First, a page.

Almost every evening I am with you before the Blessed Sacrament when you are saying your evening prayers. I delight in this thought in the chapel of M. Liautard where I go at that hour to adore our divine Master. Think of me at that moment.

Here we come across one of the pillars of Eugene’s spiritual practice: his evening meditation before the Eucharist through which he communes with all the persons who are important in his life. In Oblate tradition we call this practice “oraison.” Eugene’s writings give us an idea of the importance of this practice, especially when the members of his missionary family were geographically dispersed.

Oraison was a time of informal prayer where he could commune with God and with his loved ones in the Communion made possible by Jesus Christ. Here he received strength for whatever he was doing:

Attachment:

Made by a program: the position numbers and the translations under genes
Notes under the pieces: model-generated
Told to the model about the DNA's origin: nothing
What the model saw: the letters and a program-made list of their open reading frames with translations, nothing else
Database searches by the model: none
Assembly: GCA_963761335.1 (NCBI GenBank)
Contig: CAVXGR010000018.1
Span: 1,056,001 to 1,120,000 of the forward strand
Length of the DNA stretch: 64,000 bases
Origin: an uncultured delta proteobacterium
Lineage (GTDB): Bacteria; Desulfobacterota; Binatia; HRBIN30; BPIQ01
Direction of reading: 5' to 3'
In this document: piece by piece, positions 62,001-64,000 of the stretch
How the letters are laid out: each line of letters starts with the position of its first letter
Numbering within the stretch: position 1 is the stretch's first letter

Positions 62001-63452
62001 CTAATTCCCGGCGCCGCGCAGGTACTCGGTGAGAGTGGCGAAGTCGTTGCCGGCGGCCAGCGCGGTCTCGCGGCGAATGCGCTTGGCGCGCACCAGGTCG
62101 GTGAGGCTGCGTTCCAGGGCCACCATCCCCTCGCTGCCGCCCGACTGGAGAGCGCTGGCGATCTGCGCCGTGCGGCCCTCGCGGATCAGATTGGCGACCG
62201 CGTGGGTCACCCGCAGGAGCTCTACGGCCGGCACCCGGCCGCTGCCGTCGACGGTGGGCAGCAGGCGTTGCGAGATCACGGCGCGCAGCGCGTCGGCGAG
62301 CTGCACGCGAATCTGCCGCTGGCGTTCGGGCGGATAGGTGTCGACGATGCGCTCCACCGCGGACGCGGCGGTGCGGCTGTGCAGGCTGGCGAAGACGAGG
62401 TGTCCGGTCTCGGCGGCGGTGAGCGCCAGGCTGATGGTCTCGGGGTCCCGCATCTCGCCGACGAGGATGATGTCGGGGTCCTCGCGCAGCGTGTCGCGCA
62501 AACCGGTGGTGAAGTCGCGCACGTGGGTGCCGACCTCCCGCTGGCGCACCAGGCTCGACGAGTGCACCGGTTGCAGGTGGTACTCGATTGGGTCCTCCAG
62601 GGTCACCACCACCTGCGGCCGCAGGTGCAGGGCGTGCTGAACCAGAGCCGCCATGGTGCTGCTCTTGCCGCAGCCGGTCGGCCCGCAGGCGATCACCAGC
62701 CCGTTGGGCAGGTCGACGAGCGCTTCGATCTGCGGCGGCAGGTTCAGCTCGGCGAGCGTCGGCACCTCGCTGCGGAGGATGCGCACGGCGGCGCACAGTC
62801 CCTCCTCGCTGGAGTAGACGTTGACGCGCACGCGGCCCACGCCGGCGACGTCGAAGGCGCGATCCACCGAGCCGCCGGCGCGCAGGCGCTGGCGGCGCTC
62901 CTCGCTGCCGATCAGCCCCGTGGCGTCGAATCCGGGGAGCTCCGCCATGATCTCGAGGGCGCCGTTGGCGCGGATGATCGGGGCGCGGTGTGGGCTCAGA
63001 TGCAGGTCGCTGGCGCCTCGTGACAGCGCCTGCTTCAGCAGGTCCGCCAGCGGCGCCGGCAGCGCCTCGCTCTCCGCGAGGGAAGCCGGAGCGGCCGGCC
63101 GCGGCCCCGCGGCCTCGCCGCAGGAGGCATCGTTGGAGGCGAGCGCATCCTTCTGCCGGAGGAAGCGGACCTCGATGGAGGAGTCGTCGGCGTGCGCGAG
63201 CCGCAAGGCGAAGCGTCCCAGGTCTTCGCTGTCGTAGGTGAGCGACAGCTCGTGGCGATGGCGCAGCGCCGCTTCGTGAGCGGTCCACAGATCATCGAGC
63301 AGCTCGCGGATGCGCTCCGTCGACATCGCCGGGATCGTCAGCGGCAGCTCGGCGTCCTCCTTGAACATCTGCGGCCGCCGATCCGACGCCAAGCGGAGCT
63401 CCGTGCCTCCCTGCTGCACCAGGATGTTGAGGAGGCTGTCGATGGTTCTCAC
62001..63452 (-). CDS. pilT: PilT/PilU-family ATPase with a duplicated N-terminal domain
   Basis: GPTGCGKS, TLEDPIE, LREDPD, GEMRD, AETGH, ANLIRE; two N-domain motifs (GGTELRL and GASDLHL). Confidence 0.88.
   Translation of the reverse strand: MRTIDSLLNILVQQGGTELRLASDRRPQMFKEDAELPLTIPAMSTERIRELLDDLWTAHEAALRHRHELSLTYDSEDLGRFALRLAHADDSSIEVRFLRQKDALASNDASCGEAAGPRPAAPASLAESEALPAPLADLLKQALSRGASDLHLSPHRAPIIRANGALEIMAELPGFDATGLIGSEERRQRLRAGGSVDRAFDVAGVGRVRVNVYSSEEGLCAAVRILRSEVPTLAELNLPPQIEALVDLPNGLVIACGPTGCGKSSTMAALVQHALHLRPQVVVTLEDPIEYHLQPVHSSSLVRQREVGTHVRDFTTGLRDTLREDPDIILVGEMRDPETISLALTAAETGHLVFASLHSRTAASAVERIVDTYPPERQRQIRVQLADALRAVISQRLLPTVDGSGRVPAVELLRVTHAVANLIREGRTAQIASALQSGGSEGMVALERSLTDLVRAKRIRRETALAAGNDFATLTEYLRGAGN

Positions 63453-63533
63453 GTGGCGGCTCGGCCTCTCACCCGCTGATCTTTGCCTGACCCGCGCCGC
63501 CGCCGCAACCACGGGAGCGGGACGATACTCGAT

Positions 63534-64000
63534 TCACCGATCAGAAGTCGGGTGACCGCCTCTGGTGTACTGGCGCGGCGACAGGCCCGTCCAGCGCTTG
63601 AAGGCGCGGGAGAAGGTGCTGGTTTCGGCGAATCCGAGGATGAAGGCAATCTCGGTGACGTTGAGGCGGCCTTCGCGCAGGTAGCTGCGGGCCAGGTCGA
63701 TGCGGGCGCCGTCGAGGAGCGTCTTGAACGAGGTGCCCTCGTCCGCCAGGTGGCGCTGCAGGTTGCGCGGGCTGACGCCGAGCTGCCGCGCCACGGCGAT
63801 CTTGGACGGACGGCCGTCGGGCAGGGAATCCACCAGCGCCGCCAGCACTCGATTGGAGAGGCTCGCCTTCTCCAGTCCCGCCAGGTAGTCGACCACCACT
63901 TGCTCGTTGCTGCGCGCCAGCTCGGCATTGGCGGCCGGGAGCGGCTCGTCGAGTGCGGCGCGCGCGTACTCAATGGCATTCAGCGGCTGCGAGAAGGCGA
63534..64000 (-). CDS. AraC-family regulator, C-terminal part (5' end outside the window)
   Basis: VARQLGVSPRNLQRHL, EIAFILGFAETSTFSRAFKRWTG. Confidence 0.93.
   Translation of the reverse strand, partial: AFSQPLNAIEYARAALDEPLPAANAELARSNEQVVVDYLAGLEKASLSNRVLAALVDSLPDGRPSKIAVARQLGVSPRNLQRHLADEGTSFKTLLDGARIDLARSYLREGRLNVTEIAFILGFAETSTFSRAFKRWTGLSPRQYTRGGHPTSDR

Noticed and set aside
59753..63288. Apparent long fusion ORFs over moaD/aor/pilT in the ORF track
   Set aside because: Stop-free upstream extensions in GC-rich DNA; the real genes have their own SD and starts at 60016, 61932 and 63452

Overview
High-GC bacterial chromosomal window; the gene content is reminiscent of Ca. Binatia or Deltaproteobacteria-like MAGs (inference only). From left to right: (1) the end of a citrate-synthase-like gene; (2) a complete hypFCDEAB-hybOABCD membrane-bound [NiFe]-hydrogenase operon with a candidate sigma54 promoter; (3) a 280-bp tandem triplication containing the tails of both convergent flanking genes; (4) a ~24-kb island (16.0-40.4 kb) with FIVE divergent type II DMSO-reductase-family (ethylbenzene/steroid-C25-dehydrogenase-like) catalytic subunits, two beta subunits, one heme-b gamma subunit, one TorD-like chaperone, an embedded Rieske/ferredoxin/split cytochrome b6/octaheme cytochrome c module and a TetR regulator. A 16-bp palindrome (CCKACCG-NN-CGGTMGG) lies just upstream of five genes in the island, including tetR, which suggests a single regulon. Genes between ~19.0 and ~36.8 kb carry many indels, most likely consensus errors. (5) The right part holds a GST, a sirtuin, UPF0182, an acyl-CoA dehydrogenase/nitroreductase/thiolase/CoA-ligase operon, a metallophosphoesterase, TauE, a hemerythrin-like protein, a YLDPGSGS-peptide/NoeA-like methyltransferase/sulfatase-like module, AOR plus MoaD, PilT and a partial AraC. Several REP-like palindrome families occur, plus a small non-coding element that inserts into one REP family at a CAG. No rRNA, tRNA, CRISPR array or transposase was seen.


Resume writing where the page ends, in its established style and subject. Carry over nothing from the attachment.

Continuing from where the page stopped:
It is my only consolation for I pine far from you; nothing lessens our separation.
Pray for the blind or the wicked who are troubling us.

Letter to Henri Tempier, 26 July 1817, O.W. VI n. 18

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